Winter 1990 // Volume 28 // Number 4 // Research in Brief // 4RIB2

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Chemical Dealers and Pesticide Safety


Lois C. Shern
Graduate Student
Department of Human Environment and Design
Michigan State University-East Lansing

Ann C. Slocum
Department of Human Environment and Design
College of Human Ecology
Michigan State University-East Lansing

Larry G. Olsen
Pesticide Education Coordinator
Pesticide Research Center
Michigan State University-East Lansing

Two recent surveys1 reported that growers seek information about pesticide protective clothing primarily from Cooperative Extension and chemical companies or local pesticide dealers. These findings prompted Michigan researchers to develop a survey to determine what protective clothing products and information were available from retail pesticide dealers. Is the clothing and equipment recommended in Extension publications available in local communities? What information do dealers provide about protective clothing? Are they interested in information from Cooperative Extension? How does dealer information compare to Extension information?

During the Summer of 1988, a survey was mailed to the 440 Michigan chemical dealers licensed to sell restricted-use pesticides. Two hundred thirty-seven (54%) usable questionnaires were returned. Twelve on-site visits were also made to local retail outlets in the greater Lansing, Michigan area.

Sixty-five percent (152) of the Michigan chemical dealers responding offered some type of protective clothing for sale. Gloves were available at slightly over half of the businesses. Other items offered for sale included goggles, respirators, and disposable coveralls. However, on-site visits indicated little variety in any garment category - usually only one type or style was available.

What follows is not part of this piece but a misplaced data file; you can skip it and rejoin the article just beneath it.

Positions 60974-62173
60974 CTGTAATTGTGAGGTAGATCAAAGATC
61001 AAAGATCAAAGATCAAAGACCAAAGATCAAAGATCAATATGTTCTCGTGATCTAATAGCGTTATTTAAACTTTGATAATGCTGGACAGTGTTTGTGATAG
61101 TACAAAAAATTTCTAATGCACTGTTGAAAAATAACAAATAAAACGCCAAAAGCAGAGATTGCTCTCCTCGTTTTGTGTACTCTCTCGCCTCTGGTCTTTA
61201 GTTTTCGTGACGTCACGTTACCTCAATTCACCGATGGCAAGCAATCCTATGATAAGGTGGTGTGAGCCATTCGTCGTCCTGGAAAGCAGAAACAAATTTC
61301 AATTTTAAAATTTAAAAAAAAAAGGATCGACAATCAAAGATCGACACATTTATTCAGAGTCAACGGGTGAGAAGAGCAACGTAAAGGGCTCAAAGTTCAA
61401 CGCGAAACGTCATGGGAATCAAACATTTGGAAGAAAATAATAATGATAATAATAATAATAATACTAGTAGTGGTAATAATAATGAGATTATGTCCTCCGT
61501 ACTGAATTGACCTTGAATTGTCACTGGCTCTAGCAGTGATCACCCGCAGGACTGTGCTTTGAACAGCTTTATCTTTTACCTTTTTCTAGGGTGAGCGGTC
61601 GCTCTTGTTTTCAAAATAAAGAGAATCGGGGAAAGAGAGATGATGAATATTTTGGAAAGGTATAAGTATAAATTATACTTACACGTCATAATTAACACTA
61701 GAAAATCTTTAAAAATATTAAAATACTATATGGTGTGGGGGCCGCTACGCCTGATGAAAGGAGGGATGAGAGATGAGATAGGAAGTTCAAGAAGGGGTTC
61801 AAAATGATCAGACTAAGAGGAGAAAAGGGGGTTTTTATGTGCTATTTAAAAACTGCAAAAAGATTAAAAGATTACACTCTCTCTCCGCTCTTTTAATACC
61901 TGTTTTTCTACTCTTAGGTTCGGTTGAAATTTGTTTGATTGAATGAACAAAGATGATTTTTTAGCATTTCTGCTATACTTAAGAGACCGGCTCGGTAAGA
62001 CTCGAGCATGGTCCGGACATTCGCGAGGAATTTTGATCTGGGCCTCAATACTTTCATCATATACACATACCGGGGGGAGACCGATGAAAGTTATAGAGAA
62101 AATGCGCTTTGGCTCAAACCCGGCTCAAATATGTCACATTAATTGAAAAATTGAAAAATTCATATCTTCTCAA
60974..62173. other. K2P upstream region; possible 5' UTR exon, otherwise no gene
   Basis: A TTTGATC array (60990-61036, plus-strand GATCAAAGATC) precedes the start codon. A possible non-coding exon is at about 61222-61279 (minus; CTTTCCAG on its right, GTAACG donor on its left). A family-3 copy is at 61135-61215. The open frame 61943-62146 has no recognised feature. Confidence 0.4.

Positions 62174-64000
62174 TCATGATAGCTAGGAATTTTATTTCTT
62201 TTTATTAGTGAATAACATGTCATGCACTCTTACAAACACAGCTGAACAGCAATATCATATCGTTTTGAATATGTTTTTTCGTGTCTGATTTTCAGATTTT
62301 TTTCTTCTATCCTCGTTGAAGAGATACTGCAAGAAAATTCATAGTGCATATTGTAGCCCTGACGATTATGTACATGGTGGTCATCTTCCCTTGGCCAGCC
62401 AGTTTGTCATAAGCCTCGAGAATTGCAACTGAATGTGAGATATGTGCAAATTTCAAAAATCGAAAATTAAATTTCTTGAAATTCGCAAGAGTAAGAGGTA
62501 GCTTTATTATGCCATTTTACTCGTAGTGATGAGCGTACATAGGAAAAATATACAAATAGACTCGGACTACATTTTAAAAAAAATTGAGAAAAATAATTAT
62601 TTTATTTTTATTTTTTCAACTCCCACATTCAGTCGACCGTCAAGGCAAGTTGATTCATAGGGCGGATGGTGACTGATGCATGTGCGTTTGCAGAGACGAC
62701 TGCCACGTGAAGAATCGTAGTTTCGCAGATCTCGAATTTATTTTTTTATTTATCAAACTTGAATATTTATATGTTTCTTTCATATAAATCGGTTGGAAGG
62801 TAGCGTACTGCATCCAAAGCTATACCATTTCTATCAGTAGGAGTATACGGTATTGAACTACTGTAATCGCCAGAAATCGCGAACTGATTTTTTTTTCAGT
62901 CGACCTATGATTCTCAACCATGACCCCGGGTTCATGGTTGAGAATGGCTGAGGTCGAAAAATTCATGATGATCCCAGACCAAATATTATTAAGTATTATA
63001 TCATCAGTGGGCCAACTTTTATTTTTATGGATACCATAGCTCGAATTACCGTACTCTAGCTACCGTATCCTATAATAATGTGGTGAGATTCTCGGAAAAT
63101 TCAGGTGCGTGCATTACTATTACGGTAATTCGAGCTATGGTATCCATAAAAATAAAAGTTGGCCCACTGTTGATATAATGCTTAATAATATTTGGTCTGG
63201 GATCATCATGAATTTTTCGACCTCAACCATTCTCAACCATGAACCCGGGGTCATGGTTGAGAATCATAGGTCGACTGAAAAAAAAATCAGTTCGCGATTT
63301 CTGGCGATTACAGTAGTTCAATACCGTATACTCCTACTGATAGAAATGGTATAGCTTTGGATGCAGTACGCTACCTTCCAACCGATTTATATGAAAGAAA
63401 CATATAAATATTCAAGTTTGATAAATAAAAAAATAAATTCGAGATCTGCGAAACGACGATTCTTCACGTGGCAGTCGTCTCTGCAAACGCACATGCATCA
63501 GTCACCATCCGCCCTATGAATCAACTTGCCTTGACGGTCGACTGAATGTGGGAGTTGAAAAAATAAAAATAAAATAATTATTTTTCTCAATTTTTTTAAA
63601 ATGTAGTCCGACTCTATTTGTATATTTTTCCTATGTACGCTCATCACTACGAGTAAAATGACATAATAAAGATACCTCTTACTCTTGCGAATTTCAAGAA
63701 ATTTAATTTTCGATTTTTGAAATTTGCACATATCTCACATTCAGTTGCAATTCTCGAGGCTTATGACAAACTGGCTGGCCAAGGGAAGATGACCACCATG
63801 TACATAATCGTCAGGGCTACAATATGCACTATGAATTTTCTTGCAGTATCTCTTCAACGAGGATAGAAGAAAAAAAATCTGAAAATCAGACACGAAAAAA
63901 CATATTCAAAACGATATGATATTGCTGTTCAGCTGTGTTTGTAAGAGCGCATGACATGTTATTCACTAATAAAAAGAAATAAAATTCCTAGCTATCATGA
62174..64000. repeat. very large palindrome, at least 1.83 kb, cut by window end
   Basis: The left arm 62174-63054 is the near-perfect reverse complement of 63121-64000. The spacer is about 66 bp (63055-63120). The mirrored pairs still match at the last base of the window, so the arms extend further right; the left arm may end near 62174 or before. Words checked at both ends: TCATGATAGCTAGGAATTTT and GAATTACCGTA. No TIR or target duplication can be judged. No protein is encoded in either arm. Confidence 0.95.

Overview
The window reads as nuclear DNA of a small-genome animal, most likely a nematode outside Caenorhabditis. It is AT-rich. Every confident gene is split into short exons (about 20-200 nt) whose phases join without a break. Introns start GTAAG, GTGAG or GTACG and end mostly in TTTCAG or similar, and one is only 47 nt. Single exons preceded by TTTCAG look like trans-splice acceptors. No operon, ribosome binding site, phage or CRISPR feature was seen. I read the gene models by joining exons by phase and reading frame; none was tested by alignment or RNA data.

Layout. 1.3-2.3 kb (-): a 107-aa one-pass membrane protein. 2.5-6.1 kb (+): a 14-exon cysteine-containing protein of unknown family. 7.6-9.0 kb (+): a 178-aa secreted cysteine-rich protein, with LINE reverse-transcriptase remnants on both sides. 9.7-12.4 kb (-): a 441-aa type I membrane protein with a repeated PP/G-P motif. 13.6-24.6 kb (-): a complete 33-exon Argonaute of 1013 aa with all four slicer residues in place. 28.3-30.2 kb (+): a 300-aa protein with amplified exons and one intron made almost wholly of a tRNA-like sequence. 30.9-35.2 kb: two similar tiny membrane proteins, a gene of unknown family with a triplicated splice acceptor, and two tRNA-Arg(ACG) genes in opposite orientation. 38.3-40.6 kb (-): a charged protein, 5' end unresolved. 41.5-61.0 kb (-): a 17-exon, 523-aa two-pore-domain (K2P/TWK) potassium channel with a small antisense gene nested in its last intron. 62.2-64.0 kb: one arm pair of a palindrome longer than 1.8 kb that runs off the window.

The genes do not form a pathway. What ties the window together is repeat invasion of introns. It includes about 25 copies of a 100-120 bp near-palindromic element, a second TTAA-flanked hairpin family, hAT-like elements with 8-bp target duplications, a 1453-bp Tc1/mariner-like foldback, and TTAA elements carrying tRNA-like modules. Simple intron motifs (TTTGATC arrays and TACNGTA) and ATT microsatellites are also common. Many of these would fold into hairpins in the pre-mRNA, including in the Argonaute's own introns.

Sixty percent (142) of the respondents reported that customers asked about protective clothing. When faced with questions about protective clothing, 48% (112) reported that they answered questions from their own knowledge, 38% (91) referred to the chemical label for information, and 29% (69) referred to a catalog or supplier.

When chemical dealers were asked where they obtained information about protective clothing, the most frequently reported source was bulletins or magazines (60.3%). Promotional literature provided by manufacturers ranked a close second (59.5%). Attending a program that included information about protective clothing and viewing a clothing exhibit at a trade show were also reported as important sources of information by over one-third of the respondents. Only seven percent had attended a program that dealt specifically with protective clothing.

The final question on the survey offered respondents the chance to request more information dealing with protective clothing selection and care. Two hundred of the 237 respondents asked for at least one piece of literature and over 600 publications were distributed.

Many growers view pesticide suppliers as a source of information on protective clothing. Dealers are willing to answer customer questions, but their knowledge about protective clothing is limited. Much of the information chemical dealers provide for their customers comes from chemical manufacturers. This information is often not as broad and comprehensive as the materials available from Extension, and may be biased toward a particular product. The number and variety of protective items offered by chemical dealers is limited, which can be very frustrating for a customer who's trying to follow Extension recommendations.

Extension programming in the area of pesticide protective clothing needs to better address the question of availability of protective products either by providing information on how it can be ordered from manufacturers or working with local suppliers. Chemical dealers appear receptive to receiving Extension educational materials. They represent a segment of the agricultural community that could provide help in promoting pesticide safety.


1. C. Nelson and others, "Farm Families' Attitudes and Practices Regarding Pesticide Application and Protective Clothing: A Five-State Comparison Part 2: Launderer Data," Clothing and Textiles Research Journal., VII (Fall 1988), 36-45 and Lori Ford, "Training Chemical Applicators," Lawn Servicing (April 1987), pp. 30-31.